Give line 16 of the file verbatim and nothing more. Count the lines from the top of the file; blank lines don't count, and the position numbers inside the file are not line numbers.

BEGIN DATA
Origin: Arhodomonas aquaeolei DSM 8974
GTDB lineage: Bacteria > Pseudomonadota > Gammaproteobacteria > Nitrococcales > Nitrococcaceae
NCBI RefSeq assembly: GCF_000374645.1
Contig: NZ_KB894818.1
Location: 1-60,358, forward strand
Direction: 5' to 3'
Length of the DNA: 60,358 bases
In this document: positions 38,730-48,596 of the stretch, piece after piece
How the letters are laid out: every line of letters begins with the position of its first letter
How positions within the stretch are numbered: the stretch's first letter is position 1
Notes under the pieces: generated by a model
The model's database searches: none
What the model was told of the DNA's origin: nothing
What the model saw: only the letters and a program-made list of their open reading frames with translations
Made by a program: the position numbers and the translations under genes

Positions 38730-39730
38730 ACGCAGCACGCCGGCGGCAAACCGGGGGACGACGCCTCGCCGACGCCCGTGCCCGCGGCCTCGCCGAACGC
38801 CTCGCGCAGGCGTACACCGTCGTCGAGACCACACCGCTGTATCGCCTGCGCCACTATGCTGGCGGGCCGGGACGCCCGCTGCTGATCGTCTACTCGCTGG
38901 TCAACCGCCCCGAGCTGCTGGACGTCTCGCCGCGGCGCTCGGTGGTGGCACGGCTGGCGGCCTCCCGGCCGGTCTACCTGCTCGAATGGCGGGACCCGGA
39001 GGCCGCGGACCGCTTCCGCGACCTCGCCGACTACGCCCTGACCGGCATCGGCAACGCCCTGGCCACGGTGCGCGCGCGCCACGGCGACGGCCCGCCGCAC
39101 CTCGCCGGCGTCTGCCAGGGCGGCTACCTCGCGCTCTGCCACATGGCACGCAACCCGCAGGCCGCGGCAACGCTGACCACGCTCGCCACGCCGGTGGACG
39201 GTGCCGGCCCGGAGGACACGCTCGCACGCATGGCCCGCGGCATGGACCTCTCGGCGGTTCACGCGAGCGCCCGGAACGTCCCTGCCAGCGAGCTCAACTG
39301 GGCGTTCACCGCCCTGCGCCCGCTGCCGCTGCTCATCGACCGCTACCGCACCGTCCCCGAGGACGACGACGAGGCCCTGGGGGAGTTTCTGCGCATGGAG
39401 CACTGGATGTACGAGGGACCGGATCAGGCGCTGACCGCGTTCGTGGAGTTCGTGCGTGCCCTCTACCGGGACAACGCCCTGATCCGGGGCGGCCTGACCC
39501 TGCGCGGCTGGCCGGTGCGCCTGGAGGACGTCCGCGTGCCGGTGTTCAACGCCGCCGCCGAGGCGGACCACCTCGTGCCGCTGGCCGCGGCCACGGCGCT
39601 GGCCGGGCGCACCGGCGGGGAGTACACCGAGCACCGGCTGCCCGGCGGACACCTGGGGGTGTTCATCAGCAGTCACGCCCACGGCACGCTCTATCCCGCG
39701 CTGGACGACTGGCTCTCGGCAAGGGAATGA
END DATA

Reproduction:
Positions 38730-39730